It may surprise you, but there are professionals in the charitable sector who think using a storytelling approach in fundraising is a bunch of gobbledygook.

Are you clutching your pearls?

That was my reaction, too. A few years back someone from an unnamed charity told me that they don’t use stories because they didn’t want to manipulate their donors.

They were implying that using an emotional, compelling story in fundraising materials was somehow misleading, or even deceitful.

I was shocked. OF COURSE you should use stories to inspire donors to give! But then I realized that while I knew intuitively why storytelling is important, I didn’t actually know a lot about the science behind it. So I dug into some of the research, and since it’s actually pretty cool, I thought I’d pass it along in case you have any “storytelling skeptics” of your own.

There’s quite a lot of research on the subject, but today I want to tell you about Dr. Paul Zak.

Paul Zak and The Million Dollar Baby

Dr. Zak decided to study the neurobiology behind storytelling after watching Million Dollar Baby on a flight. He found himself so overcome with emotion at the end of the movie that he actually started sobbing in his seat. After he had time to process his reaction, he was curious what was actually happening in his brain as he watched the show. How could this movie—a simple story about people he didn’t even know—evoke such a response?

As part of his study, Dr. Zak showed this video to hundreds of people, and closely monitored their brain activity as they watched the story. He also took their blood before and after they watched the video.

What he discovered is that certain stories (ones that are highly engaging and include the key elements of a good story) can evoke powerful responses associated with two specific neurochemicals—cortisol and oxytocin.

The Role of Hormones

In comparing the participants’ blood samples before and after the video, Dr. Zak observed an increase in the levels of two hormones: cortisol and oxytocin.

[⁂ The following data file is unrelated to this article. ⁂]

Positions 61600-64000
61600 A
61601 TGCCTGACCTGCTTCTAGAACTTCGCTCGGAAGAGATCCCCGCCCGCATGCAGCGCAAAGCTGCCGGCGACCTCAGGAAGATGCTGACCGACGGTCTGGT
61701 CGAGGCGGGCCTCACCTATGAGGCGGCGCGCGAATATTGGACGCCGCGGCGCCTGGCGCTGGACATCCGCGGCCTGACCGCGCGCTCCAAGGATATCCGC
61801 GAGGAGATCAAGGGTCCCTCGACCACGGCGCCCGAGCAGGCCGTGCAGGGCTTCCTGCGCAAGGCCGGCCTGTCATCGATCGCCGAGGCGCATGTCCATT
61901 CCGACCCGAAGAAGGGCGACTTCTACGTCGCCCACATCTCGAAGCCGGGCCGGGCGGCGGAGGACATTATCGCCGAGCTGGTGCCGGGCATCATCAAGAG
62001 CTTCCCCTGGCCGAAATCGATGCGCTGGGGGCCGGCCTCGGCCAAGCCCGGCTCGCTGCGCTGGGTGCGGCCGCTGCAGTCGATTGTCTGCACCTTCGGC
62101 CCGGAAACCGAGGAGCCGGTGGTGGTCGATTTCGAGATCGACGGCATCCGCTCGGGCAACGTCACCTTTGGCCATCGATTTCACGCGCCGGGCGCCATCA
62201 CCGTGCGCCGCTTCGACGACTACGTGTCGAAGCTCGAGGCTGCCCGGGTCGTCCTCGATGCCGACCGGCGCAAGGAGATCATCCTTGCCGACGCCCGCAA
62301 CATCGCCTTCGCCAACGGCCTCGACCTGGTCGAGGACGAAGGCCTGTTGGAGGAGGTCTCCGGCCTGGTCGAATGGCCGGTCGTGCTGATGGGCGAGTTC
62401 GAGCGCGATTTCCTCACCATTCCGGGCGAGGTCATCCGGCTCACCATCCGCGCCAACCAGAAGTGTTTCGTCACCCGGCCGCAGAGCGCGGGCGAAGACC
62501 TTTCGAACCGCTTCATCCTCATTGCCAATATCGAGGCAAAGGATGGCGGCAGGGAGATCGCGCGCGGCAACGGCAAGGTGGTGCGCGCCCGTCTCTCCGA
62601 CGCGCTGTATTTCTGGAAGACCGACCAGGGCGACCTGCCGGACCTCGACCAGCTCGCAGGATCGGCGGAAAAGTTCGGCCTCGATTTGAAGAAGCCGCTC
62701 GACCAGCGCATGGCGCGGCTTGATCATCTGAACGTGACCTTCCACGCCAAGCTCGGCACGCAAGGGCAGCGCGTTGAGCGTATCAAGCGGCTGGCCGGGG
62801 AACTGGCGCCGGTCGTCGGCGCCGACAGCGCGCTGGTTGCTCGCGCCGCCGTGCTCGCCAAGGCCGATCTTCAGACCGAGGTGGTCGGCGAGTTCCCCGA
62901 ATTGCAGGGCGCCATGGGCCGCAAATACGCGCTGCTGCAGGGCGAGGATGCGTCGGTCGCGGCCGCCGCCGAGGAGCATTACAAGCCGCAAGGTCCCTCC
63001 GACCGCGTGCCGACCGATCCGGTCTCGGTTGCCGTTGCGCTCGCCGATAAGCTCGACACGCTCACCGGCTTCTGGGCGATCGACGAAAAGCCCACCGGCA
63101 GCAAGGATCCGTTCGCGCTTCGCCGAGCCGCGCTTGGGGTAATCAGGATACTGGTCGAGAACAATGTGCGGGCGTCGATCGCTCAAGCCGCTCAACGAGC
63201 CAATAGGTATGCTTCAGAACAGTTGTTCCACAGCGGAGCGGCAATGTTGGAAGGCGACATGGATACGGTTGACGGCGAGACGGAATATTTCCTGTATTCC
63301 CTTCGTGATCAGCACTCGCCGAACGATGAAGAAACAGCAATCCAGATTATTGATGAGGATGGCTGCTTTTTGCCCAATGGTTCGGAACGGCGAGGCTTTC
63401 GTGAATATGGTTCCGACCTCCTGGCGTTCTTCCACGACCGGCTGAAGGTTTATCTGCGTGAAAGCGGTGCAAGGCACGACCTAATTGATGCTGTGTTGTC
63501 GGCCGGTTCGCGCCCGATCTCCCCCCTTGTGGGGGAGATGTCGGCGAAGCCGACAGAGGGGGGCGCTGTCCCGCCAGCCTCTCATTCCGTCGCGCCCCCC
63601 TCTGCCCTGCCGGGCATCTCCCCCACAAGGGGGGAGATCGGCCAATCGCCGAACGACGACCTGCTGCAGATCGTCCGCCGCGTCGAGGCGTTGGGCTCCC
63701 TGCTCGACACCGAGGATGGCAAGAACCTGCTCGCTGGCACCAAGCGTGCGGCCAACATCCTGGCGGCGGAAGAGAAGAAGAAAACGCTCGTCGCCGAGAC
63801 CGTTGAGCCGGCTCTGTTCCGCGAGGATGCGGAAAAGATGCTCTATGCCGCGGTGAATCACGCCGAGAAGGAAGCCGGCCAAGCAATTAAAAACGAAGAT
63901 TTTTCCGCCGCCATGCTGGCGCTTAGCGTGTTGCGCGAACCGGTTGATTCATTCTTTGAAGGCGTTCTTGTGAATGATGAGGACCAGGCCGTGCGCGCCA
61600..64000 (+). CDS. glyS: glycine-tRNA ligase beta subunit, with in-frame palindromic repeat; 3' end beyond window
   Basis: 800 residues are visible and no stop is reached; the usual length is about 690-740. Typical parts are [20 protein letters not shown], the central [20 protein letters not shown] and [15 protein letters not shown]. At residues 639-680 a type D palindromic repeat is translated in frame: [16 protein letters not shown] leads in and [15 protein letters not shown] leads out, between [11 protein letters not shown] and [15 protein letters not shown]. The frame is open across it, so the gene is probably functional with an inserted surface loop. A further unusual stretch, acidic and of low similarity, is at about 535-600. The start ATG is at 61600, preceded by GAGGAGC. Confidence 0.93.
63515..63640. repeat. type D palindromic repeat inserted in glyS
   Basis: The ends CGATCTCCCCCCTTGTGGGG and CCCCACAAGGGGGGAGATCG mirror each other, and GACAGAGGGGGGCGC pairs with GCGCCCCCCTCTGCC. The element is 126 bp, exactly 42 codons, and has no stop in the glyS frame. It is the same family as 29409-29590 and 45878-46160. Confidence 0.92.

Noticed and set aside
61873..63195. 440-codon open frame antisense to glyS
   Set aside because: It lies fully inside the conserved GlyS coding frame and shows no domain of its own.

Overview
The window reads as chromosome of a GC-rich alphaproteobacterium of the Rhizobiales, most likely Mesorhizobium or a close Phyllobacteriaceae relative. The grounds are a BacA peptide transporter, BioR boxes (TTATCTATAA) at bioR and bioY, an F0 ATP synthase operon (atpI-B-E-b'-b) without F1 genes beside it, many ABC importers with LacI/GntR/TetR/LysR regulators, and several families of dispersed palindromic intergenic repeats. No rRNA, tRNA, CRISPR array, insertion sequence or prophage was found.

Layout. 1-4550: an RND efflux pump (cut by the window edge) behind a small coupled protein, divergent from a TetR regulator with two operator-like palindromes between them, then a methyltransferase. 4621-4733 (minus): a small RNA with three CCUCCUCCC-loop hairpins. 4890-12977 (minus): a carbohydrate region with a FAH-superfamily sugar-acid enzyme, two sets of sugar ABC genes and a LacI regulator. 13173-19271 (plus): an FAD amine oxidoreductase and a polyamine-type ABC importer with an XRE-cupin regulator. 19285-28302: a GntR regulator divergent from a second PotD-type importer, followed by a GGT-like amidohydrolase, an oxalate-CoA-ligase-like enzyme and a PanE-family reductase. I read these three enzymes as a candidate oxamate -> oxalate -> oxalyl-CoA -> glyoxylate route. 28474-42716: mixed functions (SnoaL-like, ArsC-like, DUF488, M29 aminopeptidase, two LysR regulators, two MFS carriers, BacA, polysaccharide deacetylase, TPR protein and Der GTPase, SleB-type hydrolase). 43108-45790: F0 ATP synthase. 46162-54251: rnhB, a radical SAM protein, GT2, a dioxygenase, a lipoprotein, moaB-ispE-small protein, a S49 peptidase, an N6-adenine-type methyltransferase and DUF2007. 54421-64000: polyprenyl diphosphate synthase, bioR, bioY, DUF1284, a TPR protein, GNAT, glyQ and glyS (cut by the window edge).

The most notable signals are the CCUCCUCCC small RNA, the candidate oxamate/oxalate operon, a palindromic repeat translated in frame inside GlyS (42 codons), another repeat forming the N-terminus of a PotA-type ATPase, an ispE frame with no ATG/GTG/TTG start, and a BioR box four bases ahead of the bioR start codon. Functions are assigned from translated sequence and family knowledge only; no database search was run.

The more distressed the participants were feeling, the higher the level of cortisol in their blood. Cortisol is the chemical responsible for focusing our attention on something. So the more distressed the viewer was, the more apt they were to keep their focus and attention on the video.

Oxytocin is the chemical associated with care, connection and empathy…you might know it as “the love hormone.” The more empathetic the participants were feeling, the more oxytocin was released in their blood.

So What Does This Mean For Fundraising?

After participants watched the video, they were asked to donate to a charity that helps sick kids. Here comes the cool part. Dr. Zak’s team found that the amount each participant donated to charity was actually correlated to the levels of oxytocin in their blood.

Oxytocin levels could actually predict how much money that person donated to the charity.

Dr. Zak concludes, “Stories are powerful because they transport us into other people’s worlds and in doing that they change how our brains work, and potentially change our brain’s chemistry.”


Pretty neat, huh?

This is just a drop in the bucket when it comes to the science behind storytelling. If you want to read more about the power of stories, I urge you to check out some blog posts from Good Works’ storyteller extraordinaire, Fraser Green (I like this one and this one!)